Artists featured in this original exhibition include Romare Bearden, Allen Rohan Crite, Jacob Lawrence, Archibald Motley, Horace Pippin, and Augusta Savage. In addition, the exhibition presents an important selection of photographs by James Van Der Zee, as well as, dozens of vernacular photographs from the Ralph DeLuca Collection of African American Vernacular Photography. Through paintings, prints, photography, sculpture, contemporary documents and ephemera, the exhibition illuminates multiple facets of the era—the lives of its people, the art, the literature, the music and the social history. A selection of books, music, films and posters from the period further showcases the innovative and expansive cultural output produced. The range of works sheds light on the ways in which creativity transformed contemporary representations of the black experience in America.

More than 30 Columbus area arts and cultural organizations are celebrating the 100th anniversary of the Harlem Renaissance with programming throughout 2018 and into early 2019. There will be dozens of opportunities for the public to experience the work of Harlem Renaissance artists, their legacy and connection to Columbus, as well as the work of Columbus-based African American artists through exhibitions, performances, festivals, film, video, community conversations and more. For information and a calendar of events, visit cbusharlem100.org. Follow the movement on Instagram @cbusharlem100.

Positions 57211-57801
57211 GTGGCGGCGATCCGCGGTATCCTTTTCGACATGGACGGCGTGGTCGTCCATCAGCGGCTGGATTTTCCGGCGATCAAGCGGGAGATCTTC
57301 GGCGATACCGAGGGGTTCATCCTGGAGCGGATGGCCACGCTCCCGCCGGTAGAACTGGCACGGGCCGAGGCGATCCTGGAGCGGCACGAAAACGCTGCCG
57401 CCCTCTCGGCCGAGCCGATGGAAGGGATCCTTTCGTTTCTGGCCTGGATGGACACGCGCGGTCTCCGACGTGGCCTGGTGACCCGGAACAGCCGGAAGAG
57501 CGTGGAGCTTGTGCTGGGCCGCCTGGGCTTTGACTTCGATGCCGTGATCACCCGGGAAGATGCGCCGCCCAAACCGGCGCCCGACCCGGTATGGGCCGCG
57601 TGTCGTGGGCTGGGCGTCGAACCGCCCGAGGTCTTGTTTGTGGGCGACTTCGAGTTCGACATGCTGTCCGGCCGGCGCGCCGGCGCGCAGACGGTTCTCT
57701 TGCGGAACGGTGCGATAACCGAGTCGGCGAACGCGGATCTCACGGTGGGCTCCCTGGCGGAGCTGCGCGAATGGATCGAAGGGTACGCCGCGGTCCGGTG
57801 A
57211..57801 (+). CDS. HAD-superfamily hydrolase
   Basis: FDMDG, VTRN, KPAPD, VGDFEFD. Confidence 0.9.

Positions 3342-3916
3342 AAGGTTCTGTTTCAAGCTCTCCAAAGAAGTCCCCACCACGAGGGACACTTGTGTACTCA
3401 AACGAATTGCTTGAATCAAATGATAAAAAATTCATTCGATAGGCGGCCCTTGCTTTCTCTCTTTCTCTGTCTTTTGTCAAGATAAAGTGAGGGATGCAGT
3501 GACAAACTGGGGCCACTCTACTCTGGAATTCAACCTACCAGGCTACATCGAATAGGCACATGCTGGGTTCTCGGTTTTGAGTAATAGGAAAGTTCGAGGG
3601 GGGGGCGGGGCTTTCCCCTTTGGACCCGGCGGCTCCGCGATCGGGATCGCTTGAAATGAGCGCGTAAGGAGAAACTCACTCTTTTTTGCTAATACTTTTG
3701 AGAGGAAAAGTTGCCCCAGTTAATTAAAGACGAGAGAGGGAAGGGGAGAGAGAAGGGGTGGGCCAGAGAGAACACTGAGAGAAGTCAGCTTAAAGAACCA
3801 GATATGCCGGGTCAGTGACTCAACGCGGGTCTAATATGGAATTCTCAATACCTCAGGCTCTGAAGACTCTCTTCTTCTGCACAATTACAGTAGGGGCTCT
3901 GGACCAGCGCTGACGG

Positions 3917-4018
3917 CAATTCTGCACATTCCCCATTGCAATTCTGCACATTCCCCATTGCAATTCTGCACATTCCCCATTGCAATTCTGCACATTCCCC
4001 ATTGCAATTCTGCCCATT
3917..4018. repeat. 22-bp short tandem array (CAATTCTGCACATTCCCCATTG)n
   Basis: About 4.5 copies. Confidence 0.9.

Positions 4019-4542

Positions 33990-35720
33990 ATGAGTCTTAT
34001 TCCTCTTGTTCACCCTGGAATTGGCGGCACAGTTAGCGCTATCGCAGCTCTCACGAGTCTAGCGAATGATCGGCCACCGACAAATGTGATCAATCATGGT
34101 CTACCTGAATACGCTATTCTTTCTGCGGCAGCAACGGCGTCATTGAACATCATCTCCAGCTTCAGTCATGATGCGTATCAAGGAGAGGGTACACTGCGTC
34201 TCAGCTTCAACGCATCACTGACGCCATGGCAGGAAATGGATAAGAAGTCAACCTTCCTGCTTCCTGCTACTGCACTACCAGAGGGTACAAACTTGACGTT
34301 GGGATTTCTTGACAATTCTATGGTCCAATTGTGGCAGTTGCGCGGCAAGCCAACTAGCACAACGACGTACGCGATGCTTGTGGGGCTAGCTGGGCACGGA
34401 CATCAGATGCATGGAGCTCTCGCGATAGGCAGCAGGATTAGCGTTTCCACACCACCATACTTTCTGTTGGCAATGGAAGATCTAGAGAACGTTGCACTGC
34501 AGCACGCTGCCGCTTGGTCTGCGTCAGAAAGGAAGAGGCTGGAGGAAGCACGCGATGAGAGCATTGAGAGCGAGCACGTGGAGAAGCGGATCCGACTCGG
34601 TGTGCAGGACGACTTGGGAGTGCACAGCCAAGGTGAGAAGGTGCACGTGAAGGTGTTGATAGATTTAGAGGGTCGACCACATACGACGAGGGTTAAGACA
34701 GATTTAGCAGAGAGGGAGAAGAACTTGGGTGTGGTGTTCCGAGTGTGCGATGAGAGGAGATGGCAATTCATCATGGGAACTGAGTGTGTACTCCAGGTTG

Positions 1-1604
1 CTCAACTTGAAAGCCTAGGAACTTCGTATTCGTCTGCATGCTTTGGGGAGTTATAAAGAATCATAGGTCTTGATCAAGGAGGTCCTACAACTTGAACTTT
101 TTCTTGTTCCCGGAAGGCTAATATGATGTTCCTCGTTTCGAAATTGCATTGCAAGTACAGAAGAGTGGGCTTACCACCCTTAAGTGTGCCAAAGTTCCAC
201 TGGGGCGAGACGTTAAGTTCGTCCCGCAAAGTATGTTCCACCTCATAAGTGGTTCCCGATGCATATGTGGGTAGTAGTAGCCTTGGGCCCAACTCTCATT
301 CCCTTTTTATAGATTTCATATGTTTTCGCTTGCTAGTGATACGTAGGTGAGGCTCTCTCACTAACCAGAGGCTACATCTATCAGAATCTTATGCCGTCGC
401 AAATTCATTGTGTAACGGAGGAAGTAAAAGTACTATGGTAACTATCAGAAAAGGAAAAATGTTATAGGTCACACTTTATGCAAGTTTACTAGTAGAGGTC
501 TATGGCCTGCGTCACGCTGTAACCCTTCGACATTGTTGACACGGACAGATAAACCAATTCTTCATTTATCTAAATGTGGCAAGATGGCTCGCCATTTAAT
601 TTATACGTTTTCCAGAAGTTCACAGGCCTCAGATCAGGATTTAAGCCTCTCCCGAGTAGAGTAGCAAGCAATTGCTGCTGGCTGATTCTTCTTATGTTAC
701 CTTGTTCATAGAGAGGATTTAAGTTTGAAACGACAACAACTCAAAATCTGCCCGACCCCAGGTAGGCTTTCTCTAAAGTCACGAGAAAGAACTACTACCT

The premier sponsor of I, Too, Sing America: The Harlem Renaissance at 100 is Nationwide Insurance. The exhibition was made possible in part by a grant from the National Endowment for the Arts. The media sponsor of the exhibition is Ohio Magazine. 

Albright Knox Art Gallery

Horace Pippin, Self-Portrait, 1941. Oil on canvas board.